Friday, July 6, 2012

Creating an Oversize Garden Bed

You might be wondering after reading my last post what exactly I'm doing with my time if I can't manage to pull out a couple hollyhocks.

Working on the entrance bed is the answer to that.

This bed has gone through a lot of changes in the last couple years and I continue to pick away at it this season.  (you can read more about the trials and tribulations of creating this bed in this post)

At the end of last summer this bed was a mess.  I didn't have the time to complete such a big project and I had jumped ahead too quickly, buying plants I wasn't ready to put in the ground.  Half the bed was covered in weeds and the other half had plants thrown into the ground haphazardly before the snow flew.  I knew I needed a better plan when I started work again this spring.  To add to the trouble, in January I watched the garden flood and realized it was imperative that I think a little harder about the placement of plants.  So I drew a picture.


Actually as you can see this version was my fourth picture.  It wasn't the last either.  In fact, the plan I finally went with was changed on the fly as I worked in the garden this spring but it was really helpful having an idea in mind as I worked.

Initially when I started the clean up it was mid-April.  The ground was damp and the weather cool.  Digging was relatively easy and I spent hours in this garden developing a rhythm.  I started in the area most overcome with weeds, digging and pulling.  Hauling weeds away (and never ending glass shards) then hauling fresh compost back and beefing up the soil.  The sides of the bed were edged, plants were moved and then finally mulch topped it all off.

I started in the weediest sections
Mulch turned out to be a real life saver this time around.  Last year I left the ground bare and as soon as my back was turned the area would fill in with weeds.  This bed is approximately 50 feet long and 30 feet wide at its widest point.  The narrow section in the middle is approximately 18 feet across.  Quite a huge space to tackle so this time around I worked in areas about 4 x 4 feet to start, clearing and replanting, and finally mulching which allowed me to move on to next section without the fear of a weed takeover.

Clearing ground a few feet at a time
I had expected to have this bed finished by the time the weather turned hot but sadly I was wrong.  I'm still digging.  There's a lesson here somewhere about taking on too much.

At the beginning of June I had only finished this small section
The good news is that I'm getting there.  I've gone past the halfway mark and I'm relatively happy with how it looks.  It's a bit sparse as the plants are quite small yet but hopefully in a couple years time things will fill in and start looking proper.

As seen from a dirty upstairs window! 
Unfortunately the weather in the last week has turned summer hot so some of the work has stopped.  I'm no longer moving plants around and instead just plunking in the new ones I have purchased and trying to get them settled for a hot dry summer.  But weed removal is continuing, as is edging and mulching.  I hope to get the section on the left cleared of weeds in the next few weeks and then put this project aside for the year.  I'm ready to walk away for awhile and try an activity that doesn't involve weeding!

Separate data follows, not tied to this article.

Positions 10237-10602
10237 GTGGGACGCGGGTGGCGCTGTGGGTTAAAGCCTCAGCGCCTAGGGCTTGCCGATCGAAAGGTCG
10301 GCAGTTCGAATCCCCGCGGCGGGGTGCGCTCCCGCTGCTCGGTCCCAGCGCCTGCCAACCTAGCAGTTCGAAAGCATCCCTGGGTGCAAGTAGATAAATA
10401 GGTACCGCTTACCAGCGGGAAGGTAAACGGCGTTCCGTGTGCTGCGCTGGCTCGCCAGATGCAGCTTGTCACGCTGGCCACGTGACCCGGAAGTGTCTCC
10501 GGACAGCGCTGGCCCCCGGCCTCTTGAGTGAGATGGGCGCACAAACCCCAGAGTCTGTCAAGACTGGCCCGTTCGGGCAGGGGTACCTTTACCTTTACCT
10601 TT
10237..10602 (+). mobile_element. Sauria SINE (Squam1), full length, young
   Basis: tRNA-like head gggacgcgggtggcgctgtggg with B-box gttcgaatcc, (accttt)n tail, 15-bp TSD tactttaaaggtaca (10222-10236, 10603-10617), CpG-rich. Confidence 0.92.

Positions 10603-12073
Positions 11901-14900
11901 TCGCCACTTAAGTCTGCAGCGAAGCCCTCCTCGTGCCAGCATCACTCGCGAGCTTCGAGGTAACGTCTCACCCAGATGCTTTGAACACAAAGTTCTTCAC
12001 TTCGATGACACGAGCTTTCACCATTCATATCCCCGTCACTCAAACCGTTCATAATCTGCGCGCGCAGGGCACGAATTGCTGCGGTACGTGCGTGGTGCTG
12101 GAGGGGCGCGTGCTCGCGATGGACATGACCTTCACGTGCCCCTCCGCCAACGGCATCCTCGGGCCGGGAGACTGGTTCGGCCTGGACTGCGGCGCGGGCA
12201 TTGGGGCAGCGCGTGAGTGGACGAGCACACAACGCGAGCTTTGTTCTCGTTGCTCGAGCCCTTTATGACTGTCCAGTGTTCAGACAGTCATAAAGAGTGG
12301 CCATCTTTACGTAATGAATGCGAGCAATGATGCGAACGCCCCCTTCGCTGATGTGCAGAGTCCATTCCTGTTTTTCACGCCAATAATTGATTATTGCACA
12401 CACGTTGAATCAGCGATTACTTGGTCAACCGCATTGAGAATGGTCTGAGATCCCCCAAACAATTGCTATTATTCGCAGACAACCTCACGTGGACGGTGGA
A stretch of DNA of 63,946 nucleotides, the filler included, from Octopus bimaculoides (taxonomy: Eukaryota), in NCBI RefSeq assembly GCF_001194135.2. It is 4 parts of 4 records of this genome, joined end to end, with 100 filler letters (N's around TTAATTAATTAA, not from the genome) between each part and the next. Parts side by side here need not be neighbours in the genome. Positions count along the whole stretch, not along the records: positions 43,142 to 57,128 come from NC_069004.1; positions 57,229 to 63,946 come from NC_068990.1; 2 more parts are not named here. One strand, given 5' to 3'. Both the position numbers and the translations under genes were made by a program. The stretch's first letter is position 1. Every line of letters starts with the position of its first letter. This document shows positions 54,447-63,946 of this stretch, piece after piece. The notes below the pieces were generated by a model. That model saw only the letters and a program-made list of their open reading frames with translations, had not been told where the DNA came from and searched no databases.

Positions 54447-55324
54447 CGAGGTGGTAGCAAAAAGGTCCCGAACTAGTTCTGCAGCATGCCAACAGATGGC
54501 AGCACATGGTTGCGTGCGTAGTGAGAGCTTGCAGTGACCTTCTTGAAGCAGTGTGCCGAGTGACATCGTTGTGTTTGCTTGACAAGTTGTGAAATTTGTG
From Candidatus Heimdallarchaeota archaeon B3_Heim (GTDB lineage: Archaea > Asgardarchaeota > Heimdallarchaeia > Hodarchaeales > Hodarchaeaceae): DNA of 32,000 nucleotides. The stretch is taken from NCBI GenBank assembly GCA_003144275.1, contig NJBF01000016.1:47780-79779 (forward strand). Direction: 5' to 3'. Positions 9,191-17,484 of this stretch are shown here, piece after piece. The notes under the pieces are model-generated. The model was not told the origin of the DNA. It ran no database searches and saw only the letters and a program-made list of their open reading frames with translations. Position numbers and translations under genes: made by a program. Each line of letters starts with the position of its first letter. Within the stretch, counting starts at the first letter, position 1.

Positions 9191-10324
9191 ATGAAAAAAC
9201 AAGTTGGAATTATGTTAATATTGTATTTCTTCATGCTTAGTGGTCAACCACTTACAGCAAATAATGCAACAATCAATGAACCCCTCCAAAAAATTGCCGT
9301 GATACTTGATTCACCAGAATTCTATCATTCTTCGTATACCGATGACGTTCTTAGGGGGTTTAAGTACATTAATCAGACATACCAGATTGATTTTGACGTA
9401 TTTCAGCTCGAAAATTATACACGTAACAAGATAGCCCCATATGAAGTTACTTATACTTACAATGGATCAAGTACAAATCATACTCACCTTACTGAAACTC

19 comments:

  1. I love it!!! I love immersing myself in big projects like yours. It's going to be so gorgeous! What did you do to to fix the drainage problem?

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    1. Tammy, I need to do a post about that, thanks for bringing it up. I didn't really fix the problem at all, just trying to work with it.

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  2. You did bite of a big chunk of land to develop. This is the size of some city lots. WOW. I am impressed that you are doing it by hand. It is looking quite nice I think. It won't take long for your plants to fill in. Can't wait to see it evolve.

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    1. Lisa, we did rent a sod cutter at one point so not completely by hand. This really is a big bed compared to some people's yards but as you can see, our 'front yard' is about an acre in size and a small bed would have looked out of place.

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  3. I would never question how anyone is spending their time, considering what a slug I've been in this heat:) I am so impressed by how much you have accomplished, Marguerite! My arbor bed is about half this size, and it's taken me two full weeks at least to get it weeded so that I could spread mulch over it. Plus, my area is pretty well filled with plants, so I had even less space to weed than you. Let's hope the mulch cuts down on weeding for both of us--it's too darned hot to be out pulling weeds!

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    1. Rose, I really really hope the mulch does the trick. So far I've had to go back over the finished spaces a couple times to hand pick small weeds poking through the mulch but that's minor compared to what the situation was when I left the ground bare. We're just really starting to get the heat now so I"m trying to wrap this up quickly as it's just too hot to work in this weather.